One example is the current Moonwatch, which is modeled after the fourth iteration of the watch from the 1960s. The Speedmaster ’57, on the other hand, is modeled after the first-generation Speedmaster from 1957. The same goes for the Seamaster collection. While the popular Seamaster Diver 300M has evolved from the watch introduced in the early 1990s, the Seamaster 300 is inspired by the Seamaster from 1957. This approach creates an even more diverse pallet of options than the Breitling collection.

Quality and Technology

Both Omega and Breitling make great quality watches as a result of decades of dedicated craftsmanship, superior know-how, and a consistent will to innovate. Their watches are predominantly manufactured using automated processes relying on machines. One exception is the brilliant Omega Speedmaster Calibre 321, which is crafted by a special team of dedicated watchmakers who only work on this model. Additionally, Omega has some exceptional high-end pieces that are created and finished by hand. These examples are in keeping with the slightly more refined profile Omega has versus the functional and rugged tool watches that Breitling is known for.

Omega Seamaster Aqua Terra 150M Reference number 231.53.39.21.06.001 with co-axial movement
Omega Seamaster Aqua Terra 150M ref. 231.53.39.21.06.001 with a Co-Axial movement

When it comes to movements, Omega crafts all of its calibers in-house, the majority of which are Master Chronometers certified by METAS. This is a step up from the chronometer or COSC-certified movements that Breitling relies on. Omega has also earned a reputation for its Co-Axial movements, which require less frequent servicing.

Breitling, on the other hand, uses a mix of in-house and third-party movements. The brand crafts the widely respected B01 chronograph movement in-house and employs it and its derivatives in most of its timepieces. However, for the Superocean and Superocean Heritage lines, Breitling turns to COSC-certified Sellita movements. This is why Omega has the advantage when it comes to technology.

Pricing and Value Retention

Lastly, let’s take a look at pricing and value retention. In terms of list prices, you could say that both brands compete in the same price range. If we compare the most iconic timepieces from each, we see that the Breitling Navitimer B01 43 has a list price of $9,700 on a stainless-steel bracelet. The Omega Speedmaster Professional Moonwatch with a sapphire crystal is $8,000. You’ll see similar prices for many of the comparable collections.

If we switch our view to the secondary market, you will see that Omega watches tend to hold their value slightly better. Omega is the more popular brand with a wider audience, creating larger overall demand and higher prices for some favorite models. A general rule in watches is that limited edition models go for higher prices – that’s where Omega takes the upper hand. When it comes to the Speedmaster in particular, there is a huge demand for vintage classics and special limited-edition models thanks to a dedicated collector’s community. As such, prices for some models from the 1950s and 60s are high. Special editions like the Speedmaster Snoopy models or the Speedmaster Calibre 321 likewise demand hefty sums.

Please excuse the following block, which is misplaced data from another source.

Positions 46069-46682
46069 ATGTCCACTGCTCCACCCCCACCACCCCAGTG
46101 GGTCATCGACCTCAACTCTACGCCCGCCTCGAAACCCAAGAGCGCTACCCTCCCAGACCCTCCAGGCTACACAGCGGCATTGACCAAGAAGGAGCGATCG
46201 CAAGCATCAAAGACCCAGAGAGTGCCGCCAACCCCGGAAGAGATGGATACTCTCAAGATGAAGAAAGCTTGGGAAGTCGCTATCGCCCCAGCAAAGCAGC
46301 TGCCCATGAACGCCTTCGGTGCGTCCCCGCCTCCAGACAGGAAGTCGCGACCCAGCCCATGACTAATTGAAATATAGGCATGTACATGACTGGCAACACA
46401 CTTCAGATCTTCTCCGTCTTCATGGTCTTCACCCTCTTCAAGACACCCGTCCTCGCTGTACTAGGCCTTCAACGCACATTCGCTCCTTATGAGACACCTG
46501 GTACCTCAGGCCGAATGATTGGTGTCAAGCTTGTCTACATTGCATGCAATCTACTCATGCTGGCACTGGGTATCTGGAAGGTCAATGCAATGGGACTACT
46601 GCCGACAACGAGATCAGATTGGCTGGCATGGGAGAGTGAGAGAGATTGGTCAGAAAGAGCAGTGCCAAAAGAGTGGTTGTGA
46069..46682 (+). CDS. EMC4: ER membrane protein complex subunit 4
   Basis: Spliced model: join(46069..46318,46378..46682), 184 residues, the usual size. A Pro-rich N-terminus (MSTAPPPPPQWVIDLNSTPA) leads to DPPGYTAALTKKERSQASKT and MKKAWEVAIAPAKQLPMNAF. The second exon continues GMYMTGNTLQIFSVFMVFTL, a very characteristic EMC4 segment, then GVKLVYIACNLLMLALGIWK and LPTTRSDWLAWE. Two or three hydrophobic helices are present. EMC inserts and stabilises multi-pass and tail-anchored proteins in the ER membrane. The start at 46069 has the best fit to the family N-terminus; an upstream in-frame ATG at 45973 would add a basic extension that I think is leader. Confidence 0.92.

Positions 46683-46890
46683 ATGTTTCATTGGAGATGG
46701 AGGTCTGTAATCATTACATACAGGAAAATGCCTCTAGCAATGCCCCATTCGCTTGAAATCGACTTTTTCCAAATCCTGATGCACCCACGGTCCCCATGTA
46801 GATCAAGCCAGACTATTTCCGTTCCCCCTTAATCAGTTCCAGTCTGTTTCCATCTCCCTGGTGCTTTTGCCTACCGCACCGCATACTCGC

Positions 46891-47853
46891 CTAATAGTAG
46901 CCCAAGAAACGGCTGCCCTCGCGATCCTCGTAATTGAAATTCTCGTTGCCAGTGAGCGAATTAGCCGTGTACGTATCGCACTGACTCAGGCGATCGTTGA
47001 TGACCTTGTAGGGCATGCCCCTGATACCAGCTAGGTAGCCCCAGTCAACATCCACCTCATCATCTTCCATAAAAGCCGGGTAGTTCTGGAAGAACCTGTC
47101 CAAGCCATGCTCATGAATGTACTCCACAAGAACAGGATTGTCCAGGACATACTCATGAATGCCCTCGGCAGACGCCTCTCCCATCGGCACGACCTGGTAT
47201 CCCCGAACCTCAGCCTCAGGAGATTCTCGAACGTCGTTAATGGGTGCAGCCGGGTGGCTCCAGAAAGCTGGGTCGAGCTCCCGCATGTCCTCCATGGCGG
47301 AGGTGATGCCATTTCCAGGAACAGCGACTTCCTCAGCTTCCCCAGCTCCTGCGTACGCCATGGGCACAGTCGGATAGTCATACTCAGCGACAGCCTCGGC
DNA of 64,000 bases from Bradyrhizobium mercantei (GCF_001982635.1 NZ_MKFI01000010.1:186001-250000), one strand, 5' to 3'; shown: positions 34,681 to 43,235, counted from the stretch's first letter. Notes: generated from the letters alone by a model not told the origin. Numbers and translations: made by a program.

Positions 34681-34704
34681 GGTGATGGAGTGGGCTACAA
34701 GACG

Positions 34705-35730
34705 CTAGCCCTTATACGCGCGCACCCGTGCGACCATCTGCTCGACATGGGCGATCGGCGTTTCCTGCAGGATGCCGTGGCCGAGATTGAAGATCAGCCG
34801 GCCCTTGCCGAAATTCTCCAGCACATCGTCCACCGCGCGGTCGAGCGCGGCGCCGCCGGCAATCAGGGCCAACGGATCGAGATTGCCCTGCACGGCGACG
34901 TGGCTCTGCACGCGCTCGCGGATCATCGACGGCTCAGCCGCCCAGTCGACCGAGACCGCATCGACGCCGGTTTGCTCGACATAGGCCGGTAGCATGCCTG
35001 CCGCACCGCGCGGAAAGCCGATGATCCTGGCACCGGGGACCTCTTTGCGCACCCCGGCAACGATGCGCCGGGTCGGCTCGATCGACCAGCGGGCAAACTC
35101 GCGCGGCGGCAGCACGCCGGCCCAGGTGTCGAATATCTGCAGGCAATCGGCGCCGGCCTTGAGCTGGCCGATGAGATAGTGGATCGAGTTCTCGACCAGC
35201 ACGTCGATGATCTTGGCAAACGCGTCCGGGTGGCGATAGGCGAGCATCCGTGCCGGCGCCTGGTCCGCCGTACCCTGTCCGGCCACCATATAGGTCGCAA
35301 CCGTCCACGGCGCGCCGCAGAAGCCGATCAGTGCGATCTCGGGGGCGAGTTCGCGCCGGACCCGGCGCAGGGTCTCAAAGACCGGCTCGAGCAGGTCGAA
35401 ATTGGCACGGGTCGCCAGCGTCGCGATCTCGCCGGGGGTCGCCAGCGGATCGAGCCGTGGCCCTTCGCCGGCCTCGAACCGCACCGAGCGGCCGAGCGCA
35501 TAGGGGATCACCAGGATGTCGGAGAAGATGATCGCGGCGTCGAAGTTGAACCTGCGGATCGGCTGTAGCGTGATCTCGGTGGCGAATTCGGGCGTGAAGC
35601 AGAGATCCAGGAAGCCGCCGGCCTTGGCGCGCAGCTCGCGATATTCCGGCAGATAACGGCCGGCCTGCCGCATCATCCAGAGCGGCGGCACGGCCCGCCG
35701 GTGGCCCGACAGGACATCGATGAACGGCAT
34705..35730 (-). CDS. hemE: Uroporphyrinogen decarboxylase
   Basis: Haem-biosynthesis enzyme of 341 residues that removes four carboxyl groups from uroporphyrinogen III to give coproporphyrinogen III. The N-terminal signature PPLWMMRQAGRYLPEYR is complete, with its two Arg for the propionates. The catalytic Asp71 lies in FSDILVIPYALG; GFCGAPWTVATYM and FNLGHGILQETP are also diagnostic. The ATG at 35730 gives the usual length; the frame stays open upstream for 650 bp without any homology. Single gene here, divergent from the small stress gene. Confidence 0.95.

Omega Speedmaster "Silver Snoopy Award" 50th Anniversary 310.32.42.50.02.001
Omega Speedmaster “Silver Snoopy Award” 50th Anniversary ref. 310.32.42.50.02.001

Limited edition Breitling models also keep their value well. Watches like the Navitimer ref. 806 1959 Re-Edition and the Navitimer B02 Chronograph 41 Cosmonaute are coveted collector’s items, although prices are nowhere near as high as those for some Speedmasters.

Read more: Do Omega Watches Hold Their Value?

Breitling vs. Omega: Who wins?

It’s hard to pick a winner between these two brands. Breitling and Omega are among the most famous names in the luxury watch industry thanks to their great histories, dedicated craftsmanship, and constant will to innovate. And while Omega has a slight upper hand in technology with its use of in-house movements, Breitling is gradually moving in the same direction.

When it comes to style, there is no winner. Breitling offers rugged tool watches, while Omega has created a more varied collection of timepieces for a wider audience with a touch more refinement and prestige. But both brands can count some of the industry’s biggest classics to their names.

And that’s exactly why they should be appreciated side by side instead of pitted against one another. You can easily own watches from both brands because they each offer something unique. After all, variety is the spice of life.


About the Author

Jorg Weppelink

Hi, I'm Jorg, and I've been writing articles for Chrono24 since 2016. However, my relationship with Chrono24 goes back a bit longer, as my love for watches began …